The heart of the protests over the Thirty Meter Telescope
Some of the telescopes atop Mauna Kea. Photo: Julie Thurston Photography
The protest this week on Mauna Kea opposing the construction of the Thirty Meter Telescope (TMT) is, at its heart, about who has a say in how science is done.
Why it matters: The TMT is designed to be larger and more sensitive than any other optical telescope in use today, and it could revolutionize how astronomers conduct their work.
- Many in the scientific community support its construction.
- However, protestors consider the plan to build the huge telescope on a Hawaiian mountain — which already is home to more than a dozen telescopes — a further desecration of the sacred place.
The big picture: The protestors, blocking access to the summit of Mauna Kea since construction was expected to begin the week of July 15, say the efforts made to reduce the environmental impact of the TMT aren’t enough.
- "We are taking a stand not only to protect our mauna and aina, our land, who we have a genealogical connection to," Kaho'okahi Kanuha, one of the leaders of the protests, told CNN on July 22. "We are fighting to protect it because we know if we cannot stop this, there is not very much we can fight for or protect."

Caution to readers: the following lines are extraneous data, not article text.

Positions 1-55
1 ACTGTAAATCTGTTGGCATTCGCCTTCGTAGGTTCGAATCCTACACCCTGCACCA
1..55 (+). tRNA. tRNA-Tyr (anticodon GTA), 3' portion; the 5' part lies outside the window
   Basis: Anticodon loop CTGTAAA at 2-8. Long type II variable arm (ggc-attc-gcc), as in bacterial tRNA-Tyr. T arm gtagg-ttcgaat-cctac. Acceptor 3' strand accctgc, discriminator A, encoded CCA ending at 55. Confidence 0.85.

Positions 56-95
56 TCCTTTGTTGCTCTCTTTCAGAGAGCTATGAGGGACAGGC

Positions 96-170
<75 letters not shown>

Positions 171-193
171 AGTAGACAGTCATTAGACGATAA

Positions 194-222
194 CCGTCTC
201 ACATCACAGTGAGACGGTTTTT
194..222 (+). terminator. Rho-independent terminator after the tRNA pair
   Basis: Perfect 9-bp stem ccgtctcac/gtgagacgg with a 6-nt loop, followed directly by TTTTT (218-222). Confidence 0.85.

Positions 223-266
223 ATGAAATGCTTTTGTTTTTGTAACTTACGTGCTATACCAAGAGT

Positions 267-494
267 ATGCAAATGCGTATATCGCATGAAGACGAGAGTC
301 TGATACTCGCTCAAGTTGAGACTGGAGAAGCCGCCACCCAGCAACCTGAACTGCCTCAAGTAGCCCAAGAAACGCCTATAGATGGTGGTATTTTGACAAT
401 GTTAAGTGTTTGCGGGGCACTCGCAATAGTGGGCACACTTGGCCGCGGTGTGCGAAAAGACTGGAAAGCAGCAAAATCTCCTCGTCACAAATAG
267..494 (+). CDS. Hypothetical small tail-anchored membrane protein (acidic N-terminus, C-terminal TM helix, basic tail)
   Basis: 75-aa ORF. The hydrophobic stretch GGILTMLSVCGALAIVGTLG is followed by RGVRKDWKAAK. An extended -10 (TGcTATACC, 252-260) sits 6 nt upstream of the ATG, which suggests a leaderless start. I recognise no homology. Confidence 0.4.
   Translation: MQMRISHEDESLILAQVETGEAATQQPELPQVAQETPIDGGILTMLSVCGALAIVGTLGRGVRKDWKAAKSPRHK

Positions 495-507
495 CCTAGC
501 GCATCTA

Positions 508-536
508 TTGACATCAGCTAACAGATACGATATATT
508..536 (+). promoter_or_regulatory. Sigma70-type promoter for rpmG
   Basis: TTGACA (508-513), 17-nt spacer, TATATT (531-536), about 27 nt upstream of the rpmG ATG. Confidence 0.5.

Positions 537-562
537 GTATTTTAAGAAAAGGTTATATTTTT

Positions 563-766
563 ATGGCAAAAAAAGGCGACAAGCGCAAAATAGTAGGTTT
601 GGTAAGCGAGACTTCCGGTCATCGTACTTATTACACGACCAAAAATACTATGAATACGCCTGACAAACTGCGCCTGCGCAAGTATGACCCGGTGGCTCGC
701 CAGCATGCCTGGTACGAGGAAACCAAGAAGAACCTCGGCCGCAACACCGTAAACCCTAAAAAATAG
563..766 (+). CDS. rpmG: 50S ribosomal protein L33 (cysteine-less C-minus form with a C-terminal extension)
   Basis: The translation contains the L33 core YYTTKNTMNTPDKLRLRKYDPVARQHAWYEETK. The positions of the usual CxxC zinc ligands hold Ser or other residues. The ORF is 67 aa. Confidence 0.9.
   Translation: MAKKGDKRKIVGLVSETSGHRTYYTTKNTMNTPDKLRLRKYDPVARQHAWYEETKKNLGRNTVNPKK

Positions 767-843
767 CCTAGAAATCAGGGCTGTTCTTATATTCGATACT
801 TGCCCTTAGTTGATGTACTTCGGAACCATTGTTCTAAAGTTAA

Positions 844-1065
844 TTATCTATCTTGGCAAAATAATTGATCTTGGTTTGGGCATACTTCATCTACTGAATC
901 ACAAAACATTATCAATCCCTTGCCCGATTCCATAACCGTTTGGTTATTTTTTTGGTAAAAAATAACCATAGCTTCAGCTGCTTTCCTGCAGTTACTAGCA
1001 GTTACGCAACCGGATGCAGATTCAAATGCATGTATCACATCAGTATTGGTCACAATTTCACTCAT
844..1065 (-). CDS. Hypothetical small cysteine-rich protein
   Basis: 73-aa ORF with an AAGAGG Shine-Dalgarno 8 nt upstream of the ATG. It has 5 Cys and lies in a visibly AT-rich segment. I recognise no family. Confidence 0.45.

The backdrop: This conflict isn’t a new one. Construction was expected to begin on the TMT in 2015, but protests stopped that work, and the project was thrown into turmoil after Hawaii’s Supreme Court repealed the telescope’s permit.
- The TMT then received a new permit allowing it to move forward this year.
What they’re saying: An open letter signed by nearly 1,000 scientists says the conflict over the telescope stems from a way of doing science that’s rooted in outdated traditions that don’t respect the rights of the indigenous communities.
“[T]he message is that only people willing to assimilate into science’s cultural traditions are welcome to participate in science’s empirical work.”— Chanda Prescod-Weinstein, cosmologist, University of New Hampshire to Axios
What to watch: At the moment, the standoff shows no sign of ending, and national political attention is now directed at the conflict. Sen. Elizabeth Warren and Rep. Alexandria Ocasio-Cortez are voicing their support for the protestors.